“It's very self-driven. I found the consulting club helpful for laying the groundwork and just understanding the kind of skeleton to expect of a case interview. But then a big part of doing well in interviews and getting offers is just putting the time in yourself to identify what areas of the case or the interview process come more naturally to you, and what are the weaker points." 

Rachel Enright, engagement manager, McKinsey & Company (MBA, University of Chicago Booth School of Business)

4. Learn from your peers  

“As someone who did not come from a place where I was familiar with management consulting–I just didn't grow up around it–then I was eager to leverage resources and the institutional knowledge of the class before me to get up to speed.”

Rachel Enright, engagement manager, McKinsey

5. Leverage your coffee chats  

“In the first six months of the MBA I deliberately would reach out to people on LinkedIn—either to arrange virtual coffee chats or, even better, in-person to grab a coffee. 

 “I know those informal chit chats probably helped in terms of making my name stand out from the crowd as someone who was interested in joining Bain.” 

Tobi Ogunsanya, consultant, Bain & Company (MBA, London Business School) 

6. Find your advocates 

“It's upon you to navigate networking conversations and build strong relationships within these firms. The objective here is to ensure you have at least two advocates at every firm who are willing to bang the table for you and say: 'Hey, this person deserves an interview at our firm'.” 

Nishant Dhanendra, former associate, McKinsey 

7. Tap into the alumni network 

“Being able to reach out to the LBS alumni and speak to people who had done the internship specifically was super useful for me. I wouldn't have known who those individuals were without actually speaking to the career center and being able to connect with them. And they can give you tips on what to expect.”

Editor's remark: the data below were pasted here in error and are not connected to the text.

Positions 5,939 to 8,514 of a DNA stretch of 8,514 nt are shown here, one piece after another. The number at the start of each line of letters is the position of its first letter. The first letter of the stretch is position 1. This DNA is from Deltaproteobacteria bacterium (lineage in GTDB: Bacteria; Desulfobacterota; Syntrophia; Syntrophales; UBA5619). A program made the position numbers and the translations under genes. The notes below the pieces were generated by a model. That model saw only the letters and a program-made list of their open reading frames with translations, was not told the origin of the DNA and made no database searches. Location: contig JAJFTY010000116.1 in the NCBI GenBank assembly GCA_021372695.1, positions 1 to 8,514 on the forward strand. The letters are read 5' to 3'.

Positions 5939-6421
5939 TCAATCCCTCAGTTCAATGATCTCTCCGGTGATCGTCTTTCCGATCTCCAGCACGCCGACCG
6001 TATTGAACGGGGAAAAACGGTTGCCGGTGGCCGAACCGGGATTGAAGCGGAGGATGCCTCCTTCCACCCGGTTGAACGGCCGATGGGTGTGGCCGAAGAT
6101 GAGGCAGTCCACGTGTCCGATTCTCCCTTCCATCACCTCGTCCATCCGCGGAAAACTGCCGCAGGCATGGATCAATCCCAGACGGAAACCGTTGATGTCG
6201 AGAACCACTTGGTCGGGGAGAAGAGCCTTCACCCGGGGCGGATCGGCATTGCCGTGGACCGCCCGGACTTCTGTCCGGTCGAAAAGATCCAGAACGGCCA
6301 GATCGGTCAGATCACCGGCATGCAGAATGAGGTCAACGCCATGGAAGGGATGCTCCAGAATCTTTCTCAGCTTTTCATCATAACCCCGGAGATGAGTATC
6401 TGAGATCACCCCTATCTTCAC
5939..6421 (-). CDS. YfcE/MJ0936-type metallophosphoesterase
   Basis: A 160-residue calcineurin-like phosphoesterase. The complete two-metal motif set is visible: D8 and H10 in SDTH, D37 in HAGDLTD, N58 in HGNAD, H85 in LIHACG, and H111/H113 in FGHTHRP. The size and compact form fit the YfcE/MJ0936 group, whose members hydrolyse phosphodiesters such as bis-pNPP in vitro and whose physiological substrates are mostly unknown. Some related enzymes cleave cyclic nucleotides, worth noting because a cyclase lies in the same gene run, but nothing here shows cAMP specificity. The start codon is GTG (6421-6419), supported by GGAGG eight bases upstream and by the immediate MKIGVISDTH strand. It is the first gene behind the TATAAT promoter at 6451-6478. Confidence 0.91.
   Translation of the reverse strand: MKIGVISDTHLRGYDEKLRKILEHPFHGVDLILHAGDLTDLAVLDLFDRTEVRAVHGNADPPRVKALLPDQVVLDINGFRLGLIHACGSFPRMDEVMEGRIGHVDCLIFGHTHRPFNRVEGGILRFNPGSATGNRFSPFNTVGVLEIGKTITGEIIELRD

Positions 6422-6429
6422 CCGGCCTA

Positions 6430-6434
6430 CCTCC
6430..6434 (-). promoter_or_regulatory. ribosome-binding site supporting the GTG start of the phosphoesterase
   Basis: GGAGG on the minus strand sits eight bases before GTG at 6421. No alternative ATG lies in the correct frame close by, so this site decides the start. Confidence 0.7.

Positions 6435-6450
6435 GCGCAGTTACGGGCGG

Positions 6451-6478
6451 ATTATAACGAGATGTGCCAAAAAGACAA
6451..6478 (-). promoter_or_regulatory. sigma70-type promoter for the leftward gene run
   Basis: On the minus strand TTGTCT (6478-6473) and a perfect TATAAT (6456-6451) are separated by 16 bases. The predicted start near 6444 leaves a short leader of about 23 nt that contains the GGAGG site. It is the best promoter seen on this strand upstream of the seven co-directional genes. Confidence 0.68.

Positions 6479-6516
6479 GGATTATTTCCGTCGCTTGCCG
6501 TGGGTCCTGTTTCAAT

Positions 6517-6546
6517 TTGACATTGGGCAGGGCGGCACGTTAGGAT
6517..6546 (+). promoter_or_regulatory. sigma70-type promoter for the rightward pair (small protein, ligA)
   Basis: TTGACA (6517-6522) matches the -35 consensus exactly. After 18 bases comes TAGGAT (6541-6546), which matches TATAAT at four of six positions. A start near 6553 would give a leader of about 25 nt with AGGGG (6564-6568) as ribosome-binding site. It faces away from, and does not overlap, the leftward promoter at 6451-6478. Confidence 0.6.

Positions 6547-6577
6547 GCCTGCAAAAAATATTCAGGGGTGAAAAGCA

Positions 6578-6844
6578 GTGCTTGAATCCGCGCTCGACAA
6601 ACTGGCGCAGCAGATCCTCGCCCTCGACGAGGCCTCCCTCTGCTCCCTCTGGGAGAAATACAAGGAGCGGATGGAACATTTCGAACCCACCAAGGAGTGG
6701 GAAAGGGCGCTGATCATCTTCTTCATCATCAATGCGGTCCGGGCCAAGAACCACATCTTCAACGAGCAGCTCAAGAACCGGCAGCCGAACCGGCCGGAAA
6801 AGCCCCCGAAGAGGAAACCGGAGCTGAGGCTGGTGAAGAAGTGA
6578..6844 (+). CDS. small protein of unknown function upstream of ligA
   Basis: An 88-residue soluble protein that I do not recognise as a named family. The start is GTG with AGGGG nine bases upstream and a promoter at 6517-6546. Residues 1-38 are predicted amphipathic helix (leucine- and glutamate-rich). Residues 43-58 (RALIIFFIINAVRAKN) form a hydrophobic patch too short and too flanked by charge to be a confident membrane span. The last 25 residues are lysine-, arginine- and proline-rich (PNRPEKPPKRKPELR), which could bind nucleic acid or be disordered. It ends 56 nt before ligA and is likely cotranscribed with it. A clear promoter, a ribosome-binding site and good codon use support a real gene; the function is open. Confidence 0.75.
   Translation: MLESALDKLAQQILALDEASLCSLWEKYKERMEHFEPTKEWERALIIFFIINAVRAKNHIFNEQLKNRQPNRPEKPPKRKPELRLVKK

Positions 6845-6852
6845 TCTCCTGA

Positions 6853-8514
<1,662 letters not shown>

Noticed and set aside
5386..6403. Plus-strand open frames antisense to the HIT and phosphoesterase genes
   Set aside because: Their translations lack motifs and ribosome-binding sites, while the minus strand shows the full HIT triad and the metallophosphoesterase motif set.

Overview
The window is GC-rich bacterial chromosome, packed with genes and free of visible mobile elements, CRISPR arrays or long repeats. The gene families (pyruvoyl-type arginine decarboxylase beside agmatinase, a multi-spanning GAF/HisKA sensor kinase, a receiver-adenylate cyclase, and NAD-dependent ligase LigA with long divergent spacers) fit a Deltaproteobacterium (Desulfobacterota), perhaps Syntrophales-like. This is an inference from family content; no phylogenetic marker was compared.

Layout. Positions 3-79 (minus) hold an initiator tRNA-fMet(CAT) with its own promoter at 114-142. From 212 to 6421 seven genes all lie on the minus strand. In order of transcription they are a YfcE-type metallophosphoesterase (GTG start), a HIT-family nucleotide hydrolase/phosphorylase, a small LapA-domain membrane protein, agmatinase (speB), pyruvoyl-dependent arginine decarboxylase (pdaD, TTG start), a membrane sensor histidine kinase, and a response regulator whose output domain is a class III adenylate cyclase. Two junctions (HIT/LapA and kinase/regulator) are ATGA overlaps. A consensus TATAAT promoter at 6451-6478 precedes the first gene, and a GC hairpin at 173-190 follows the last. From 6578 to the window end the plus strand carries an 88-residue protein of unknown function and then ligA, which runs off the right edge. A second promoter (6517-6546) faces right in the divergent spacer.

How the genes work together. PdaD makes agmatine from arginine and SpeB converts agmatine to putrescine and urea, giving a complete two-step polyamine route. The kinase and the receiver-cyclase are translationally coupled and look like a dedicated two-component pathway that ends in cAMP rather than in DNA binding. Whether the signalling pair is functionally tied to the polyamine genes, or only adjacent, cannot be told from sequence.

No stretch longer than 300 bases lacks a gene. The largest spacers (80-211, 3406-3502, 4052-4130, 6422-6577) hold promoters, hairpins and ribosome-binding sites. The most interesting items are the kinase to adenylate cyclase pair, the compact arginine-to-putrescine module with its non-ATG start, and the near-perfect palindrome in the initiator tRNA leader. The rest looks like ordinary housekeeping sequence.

Tobi Ogunsanya, consultant, Bain 

8. Prepare thoroughly for interviews

“Have at least one interview mock-up in coalition with another job group; and have four to six back-to-back case interviews. On the day of the interview, it is highly likely that you will face multiple case rounds. One needs to build stamina to retain mental sharpness.”

Ashutosh Kumar Rai, consultant, Bain & Company (PGP, Indian School of Business)

9. Don’t shy away from your interviewers

“Remember that all of these consulting firms want you to do your best through the interview process. They are wishing for your success, because they're looking for the best candidates.” 

Rachel Sze, consultant, Bain 

10. Learn how to tackle cases 

“Because [MBA recruiting] is such a formalized operation, you have a lot of insights which are passed down from other generations. So, there's literally a playbook that people share and you can discuss it together. This gives you a list of all the different types of cases you could face if you go to McKinsey or if you go to speak to BCG, for example.” 

Tobi Ogunsanya, consultant, Bain

For more info about what it's like to work in consulting, the perks and salaries you could gain, and tips on how to successfully become a management consultant, download our BusinessBecause Consulting Guide